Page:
Artist of the Week

Bombay Harambee Writes Catchy Tunes To Mosh To

Posted by tbaker |

Bombay HarambeeBy Terrah Baker

Bombay Harambee doesn’t just have a unique name. The four-piece from Little Rock combines “crunchy grunge, punk sensibilities and pop songwriting” for an all-around unique, good-time experience.

The band is made up of Kurt Alaska (drums), Dave Spacemman (bass), Trent Whitehead (lead guitar), and Alexander Jones (songwriting, vocals, rhythm guitar). These four musicians will be in Fayetteville releasing their new and first album, You Know Better, at J.R.’s Lightbulb Club in Fayetteville on Jan. 11.

They’ll be joined by May the Peace of the Sea Be With You, High Lonesome and Teenagers, which are also known for their originality in lyric and sound. We got to sit down with the band for a short Q and A, so enjoy!

You can find out more about the band and sample their music at www.facebook.com/BombayHarambee and bombayharambee.bandcamp.com.

Q: What’s the history of Bombay Harambee?

A: We’ve all known each other forever. We all went to college at the same time in Conway at either Hendrix or UCA. For whatever reason we hadn’t played together as a group until Bombay Harambee.

David and I (Alexander) first started jamming on some songs I’d written in late 2012. After Trent and Kurt each moved down from Conway, we started working the songs up as a four-piece. Last spring we began playing around Little Rock and made it up to Smoke and Barrel over the summer. Everything has been gelling together, and we’re really excited to get back to Fayetteville with our first EP.

Q: What can listeners expect from the new album?

A: The new record’s called “You Know Better.” It’s six songs with a runtime of about 22 minutes. It’s all us, and it’s pretty stripped-down. With few exceptions it’s just two guitars, bass, kit and vocals. You should play it loud.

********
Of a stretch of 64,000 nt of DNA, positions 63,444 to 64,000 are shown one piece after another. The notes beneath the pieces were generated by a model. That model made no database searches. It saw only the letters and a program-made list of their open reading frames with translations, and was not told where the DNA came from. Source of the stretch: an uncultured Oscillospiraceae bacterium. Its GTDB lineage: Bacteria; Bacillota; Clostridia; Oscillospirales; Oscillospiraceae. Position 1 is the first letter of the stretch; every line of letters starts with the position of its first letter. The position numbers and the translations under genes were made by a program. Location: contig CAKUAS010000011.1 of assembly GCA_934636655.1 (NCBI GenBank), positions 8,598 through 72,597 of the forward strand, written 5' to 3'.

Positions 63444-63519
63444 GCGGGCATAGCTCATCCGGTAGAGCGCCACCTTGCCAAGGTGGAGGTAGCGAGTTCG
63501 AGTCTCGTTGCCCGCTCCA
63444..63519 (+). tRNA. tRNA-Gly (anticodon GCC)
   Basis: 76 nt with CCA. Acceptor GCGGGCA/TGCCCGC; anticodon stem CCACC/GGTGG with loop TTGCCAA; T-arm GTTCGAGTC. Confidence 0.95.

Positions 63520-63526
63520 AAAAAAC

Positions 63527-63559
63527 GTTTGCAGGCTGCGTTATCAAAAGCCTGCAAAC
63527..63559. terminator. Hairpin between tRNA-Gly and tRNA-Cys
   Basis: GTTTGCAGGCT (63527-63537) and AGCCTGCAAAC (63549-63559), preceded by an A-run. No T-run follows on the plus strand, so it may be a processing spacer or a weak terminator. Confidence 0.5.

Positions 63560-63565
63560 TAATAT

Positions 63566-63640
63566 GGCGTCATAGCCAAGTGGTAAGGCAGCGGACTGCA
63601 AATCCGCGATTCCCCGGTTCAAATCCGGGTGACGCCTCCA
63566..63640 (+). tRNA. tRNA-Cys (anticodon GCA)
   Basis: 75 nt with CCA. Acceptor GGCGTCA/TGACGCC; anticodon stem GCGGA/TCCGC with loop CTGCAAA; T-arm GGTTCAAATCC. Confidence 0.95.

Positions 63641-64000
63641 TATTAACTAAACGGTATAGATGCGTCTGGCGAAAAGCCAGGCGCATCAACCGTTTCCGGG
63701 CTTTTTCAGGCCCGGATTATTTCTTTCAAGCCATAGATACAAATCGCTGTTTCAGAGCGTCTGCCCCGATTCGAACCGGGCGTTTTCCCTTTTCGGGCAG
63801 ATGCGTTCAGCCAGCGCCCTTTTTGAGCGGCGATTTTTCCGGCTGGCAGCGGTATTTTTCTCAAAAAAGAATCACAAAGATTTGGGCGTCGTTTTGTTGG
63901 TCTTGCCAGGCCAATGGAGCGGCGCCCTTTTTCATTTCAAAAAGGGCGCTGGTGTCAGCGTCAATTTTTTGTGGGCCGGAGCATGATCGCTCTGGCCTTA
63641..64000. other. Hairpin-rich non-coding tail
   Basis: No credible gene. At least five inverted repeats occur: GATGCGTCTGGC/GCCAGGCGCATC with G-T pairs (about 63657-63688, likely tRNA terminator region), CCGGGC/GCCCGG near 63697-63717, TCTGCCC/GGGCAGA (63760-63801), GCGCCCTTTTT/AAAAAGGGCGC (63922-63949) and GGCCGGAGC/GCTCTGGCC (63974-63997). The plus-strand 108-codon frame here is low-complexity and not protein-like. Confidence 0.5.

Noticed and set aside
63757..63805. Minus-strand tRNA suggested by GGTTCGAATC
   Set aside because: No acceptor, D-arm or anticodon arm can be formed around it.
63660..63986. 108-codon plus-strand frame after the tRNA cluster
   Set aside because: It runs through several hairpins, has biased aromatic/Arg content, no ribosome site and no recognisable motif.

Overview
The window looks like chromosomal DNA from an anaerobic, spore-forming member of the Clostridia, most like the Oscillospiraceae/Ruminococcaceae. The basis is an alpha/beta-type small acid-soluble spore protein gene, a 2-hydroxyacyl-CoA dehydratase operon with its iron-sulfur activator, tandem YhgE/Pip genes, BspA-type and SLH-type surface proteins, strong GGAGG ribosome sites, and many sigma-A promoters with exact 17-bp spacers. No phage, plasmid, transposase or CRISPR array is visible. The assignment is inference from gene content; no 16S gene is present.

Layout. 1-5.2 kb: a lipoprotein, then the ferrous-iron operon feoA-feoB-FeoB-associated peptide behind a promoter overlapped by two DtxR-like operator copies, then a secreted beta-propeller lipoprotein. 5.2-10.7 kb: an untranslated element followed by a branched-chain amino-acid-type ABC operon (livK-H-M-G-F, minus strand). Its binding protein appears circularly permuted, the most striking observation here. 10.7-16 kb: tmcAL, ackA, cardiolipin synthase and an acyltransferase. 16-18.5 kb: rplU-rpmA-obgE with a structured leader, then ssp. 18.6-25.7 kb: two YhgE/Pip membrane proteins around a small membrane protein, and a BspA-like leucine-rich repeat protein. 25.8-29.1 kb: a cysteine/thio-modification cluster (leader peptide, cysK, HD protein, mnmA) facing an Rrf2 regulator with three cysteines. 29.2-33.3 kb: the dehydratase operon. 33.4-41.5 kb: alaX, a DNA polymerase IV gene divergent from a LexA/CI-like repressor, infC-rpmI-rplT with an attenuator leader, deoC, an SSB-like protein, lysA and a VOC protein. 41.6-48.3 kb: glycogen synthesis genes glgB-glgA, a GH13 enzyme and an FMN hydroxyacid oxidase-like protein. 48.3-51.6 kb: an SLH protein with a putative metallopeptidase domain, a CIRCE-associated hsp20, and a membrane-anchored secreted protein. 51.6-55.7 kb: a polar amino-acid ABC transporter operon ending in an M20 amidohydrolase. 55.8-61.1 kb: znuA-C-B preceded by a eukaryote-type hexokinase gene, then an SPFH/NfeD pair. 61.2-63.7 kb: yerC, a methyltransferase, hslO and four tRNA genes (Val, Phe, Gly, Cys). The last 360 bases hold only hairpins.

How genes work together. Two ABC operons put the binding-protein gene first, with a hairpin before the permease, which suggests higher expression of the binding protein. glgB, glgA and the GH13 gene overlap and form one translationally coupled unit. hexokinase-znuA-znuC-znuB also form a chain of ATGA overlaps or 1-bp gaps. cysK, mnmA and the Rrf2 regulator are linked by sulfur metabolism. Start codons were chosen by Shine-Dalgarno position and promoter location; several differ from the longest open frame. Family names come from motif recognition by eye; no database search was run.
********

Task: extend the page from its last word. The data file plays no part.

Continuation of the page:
All of us come from such different playing backgrounds that I think diversity is what stands out most — be it in tone, structure or arrangement. There’s crunch and heavy fuzz in “Hopscotch” alongside a much mellower, reverby ballad in “Millionaire.” As for the lyrics, one coherent element is that each song is addressed to someone in the first-person. I wrote most of these songs in the winter of 2012, and there’s a wintry vibe in terms of lyrical tone and theme. Again, we included varied speed and timbre, for we wanted to broadcast our full range of sound on this EP.

Q: You mentioned using pop lyrics, tell me a little bit more about that and why you chose to go that route.

A: We want our songs to get stuck in your head, and we want people to be dancing and having fun at our shows. When we say, “pop songwriting,” that’s what we mean — we didn’t put anything longer than four minutes on the record. We’re more interested in grabbing your attention and getting you going than we are in pure sonic experimentation.

As far as genres go, we blend elements of garage, indie and punk. We’d count bands like Pavement and Queens of the Stone Age among our influences. I suppose most people don’t really think of those bands as “pop” per se. At the end of the day though, it still gets you tapping your feet and singing along, and that’s what we’re trying to emulate.

Q: Tell me about recording the album.

In August we went into Wolfman Studios in Little Rock and knocked out the EP in a day and a half, and we can’t wait for everyone to get their hands on it. The response has been very positive so far.

Jason Tedford is a really great engineer, and we highly recommend him to any Northwest Arkansas bands looking for a studio to work with. He was really instrumental in helping us craft our finished product.

Q: What can audiences expect from the CD release party?

A: JR’s is such a cool venue, and we can’t wait to get up to Fayetteville again. We’re playing with our buddies May the Peace of the Sea Be With You and High Lonesome. All three bands put on a really good show, so we hope people show up early to get good and rowdy drunk on bourbon. We’ll have CDs for sale along with t-shirts and stickers!

Q: What do you love about playing your genre of music?

A: I’d have to say the best part is the reaction at shows, without a doubt. Our best show so far was a recent house show at the Blue House in Conway. Everybody was packed into this tiny living room, and people were moshing. One of our friends got thrown into David during a song, toppling over his amp and everything. All this happened about 3 feet away from me, and I had no idea. The next morning we found footprints four feet up the wall.

 

 

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